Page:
While our nation seems to be waiting to exhale as 2020 comes to a close, it appears the new year won't be bringing swift relief just yet. Distance from our loved ones, erratic supply chains, awkward social decisions, the endless struggle to define fact from fiction—these were the *best* of the pool of problems we all shared. On the other end were those of us with loved ones dying without us, homes we could no longer afford, and jobs that reluctantly let us go.
While there are certainly silver linings among the rubble of 2020, they mean the least to those who've lost the most. At Prema, we've felt the turbulence of this year like everyone else, but we've been buoyed by the immense support of our community from the very start. We're fortunate to be an essential business and to grow food for passionate folks who could pivot with us as we created new distribution models on the fly. We're also beyond lucky to work with an amazing team of bright hearts and strong quads. There were moments throughout the summer of 2020 where Zach and I looked at each other with an uncommon weariness. Peak season is always intense, but what we were carrying was more than usual, for longer than expected. In moments like these, we naturally begin discussing a break. Surely we could find time for a little break to rest our minds and bodies and adrenals. Surely our always-in-motion kids would understand. :)
We had longed discussed taking a few weeks off the farm in the winter (this is something every farmer dreams about from their first season onward... it's the perfect daydream amid a laborious harvest in the heat of summer). Every fall we'd consider the possibility of it and after a few days of mulling it over we'd decide it would be too stressful to pull off. As a four-season farm, operations have to continue without us and that was always too big of a learning curve to hand over. We've had our share of winter catastrophes to know better. But 2020 pushed many of us to consider new avenues. The unexpectedly unemployed forged into passion projects they once feared to go all-in on. The painful rat race pace many of us knew too well came to a crawl, giving us space for reflection and reappraisal. And, at the farm, the demand for our goods through home delivery, farmers markets, and wholesale rose to a level that required us to train our employees on the reigns. Quickly.
We're fortunate to have Cassidy and Aaron on our farm year round (those are the bright, smiling eyes you see at the market each week, with occasional cameos by Rachel and Ray) and we were grateful that they were undaunted by the notion of running the show while we stepped away for a few weeks this past month. We packed our bags, headed south, and slept more than we have in y e a r s (even the kids!). It was a very nourishing break and we'll surely be sourcing from it for months.
As we organize a swift reentry into peak season preparation — including planting our tomato seeds next week (!) and launching our CSA signups in early January — we are also reevaluating our current operations. Our commitment to the Riverside Farmers Market is unwavering, as we've nurtured it since its inception in 2018 and are currently the the only vegetable producer there each week.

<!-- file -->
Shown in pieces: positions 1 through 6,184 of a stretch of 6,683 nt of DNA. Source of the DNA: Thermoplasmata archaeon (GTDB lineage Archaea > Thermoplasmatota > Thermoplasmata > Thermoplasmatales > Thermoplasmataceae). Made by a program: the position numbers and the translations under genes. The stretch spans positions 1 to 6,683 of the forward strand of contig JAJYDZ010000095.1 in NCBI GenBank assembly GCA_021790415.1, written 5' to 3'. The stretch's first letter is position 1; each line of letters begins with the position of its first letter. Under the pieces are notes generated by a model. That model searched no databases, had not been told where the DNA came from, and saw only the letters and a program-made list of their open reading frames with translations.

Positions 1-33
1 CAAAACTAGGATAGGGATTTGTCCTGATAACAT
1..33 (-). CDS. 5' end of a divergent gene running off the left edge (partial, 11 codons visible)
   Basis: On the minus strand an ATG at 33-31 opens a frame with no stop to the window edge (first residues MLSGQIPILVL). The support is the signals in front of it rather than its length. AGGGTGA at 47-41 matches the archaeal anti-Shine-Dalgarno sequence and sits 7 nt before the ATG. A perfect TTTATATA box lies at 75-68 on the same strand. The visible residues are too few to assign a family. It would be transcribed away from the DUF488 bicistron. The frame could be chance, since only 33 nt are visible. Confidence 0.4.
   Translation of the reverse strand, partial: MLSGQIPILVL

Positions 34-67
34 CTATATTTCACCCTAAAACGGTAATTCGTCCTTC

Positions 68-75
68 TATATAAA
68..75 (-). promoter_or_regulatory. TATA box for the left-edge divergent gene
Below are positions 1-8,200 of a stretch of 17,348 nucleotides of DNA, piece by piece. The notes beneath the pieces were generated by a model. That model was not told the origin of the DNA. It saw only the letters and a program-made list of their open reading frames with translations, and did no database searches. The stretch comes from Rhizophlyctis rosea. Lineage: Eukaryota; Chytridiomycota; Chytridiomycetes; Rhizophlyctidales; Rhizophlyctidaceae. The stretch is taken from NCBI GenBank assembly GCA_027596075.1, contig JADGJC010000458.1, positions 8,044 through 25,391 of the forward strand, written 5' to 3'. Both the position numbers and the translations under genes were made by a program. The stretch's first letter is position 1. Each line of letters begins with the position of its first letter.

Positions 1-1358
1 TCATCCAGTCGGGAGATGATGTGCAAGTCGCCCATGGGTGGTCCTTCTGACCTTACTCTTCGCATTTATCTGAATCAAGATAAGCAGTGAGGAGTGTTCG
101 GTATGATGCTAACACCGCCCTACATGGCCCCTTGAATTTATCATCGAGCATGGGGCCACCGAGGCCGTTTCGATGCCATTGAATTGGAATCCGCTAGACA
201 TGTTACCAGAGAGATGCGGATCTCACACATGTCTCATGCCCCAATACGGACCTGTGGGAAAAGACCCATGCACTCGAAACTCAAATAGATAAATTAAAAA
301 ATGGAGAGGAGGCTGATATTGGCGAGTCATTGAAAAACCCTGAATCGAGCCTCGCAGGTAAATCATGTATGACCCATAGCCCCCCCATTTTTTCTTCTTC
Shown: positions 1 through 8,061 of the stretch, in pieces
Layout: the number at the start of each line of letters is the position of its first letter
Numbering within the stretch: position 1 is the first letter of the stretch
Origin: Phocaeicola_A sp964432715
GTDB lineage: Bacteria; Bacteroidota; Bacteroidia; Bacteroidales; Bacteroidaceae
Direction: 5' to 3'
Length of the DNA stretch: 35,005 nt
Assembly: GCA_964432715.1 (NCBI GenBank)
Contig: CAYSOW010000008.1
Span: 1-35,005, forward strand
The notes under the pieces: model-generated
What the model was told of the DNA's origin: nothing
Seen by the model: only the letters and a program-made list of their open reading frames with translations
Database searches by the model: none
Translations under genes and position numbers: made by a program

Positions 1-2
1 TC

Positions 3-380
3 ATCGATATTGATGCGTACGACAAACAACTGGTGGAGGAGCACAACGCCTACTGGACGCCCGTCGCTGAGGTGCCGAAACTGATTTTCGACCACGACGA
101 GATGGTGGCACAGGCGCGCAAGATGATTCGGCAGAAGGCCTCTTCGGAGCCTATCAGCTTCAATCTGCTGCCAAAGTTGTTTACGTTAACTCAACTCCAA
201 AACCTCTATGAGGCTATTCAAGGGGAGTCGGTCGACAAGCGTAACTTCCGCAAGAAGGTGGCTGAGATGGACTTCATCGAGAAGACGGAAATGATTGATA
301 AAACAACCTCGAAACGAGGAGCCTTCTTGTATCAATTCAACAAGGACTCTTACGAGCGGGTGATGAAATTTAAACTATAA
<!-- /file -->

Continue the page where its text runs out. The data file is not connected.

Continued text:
Our challenge is with our home delivery service. One surprising realization has been that it takes only a bit longer for our drivers to deliver to 80 homes than it takes to deliver to 20 homes, since so much of their time is spent moving from one region of Reno/Sparks/Spanish Springs/Verdi to another. So, when our home delivery orders drop by 75% (which is normal in the cold season since our production shrinks by about 80%), our labor for the delivery operation only drops by 15%. This is with already slim margins on the delivery operation in general. We know many of our regulars enjoy home delivery for the safety it offers, but at this point, it's not keeping itself afloat and our production rates won't change that equation until the sun grows higher and stronger.
These are the most challenging decisions for us. The ones that rub our business sense against our hearts. It's always invigorating to choose what feels right in the face of losing money. Like a punch to the face of illusory fulfillment. But we've learned over and over the real cost of making imbalanced decisions: our passion. For Prema to sustain and improve, our choices must balance the good of the farm with the good of our community. Striking that balance is a continual process of review and re-review, with enough humility to see it clearly.
So that's where we're at, friends. We will continue to offer orders for pick up at the Riverside Farmers Market, for those who want to get in and out quick. We will also include Baker Zach's bread as an option for that pre-order pick up, although he has developed a brand for his bakery now and will be set up in a separate booth at the market (Stay tuned! The unofficial debut is set for January 9th!). And rest assured, we do intend to resume home delivery come late Spring, if not sooner. Once our production can offer enough orders to at least make this service break even, expect to hear from us.
Until then, we hope to see your smiling eyes at the market and we're available by email at any time. You'll be hearing from us soon about our CSA launch, too, which will still have a home delivery option like last year.
Thank you for tuning in to our little farm's news, and for continuing to vote for local, organic, and small farms. We're honored to grow your food!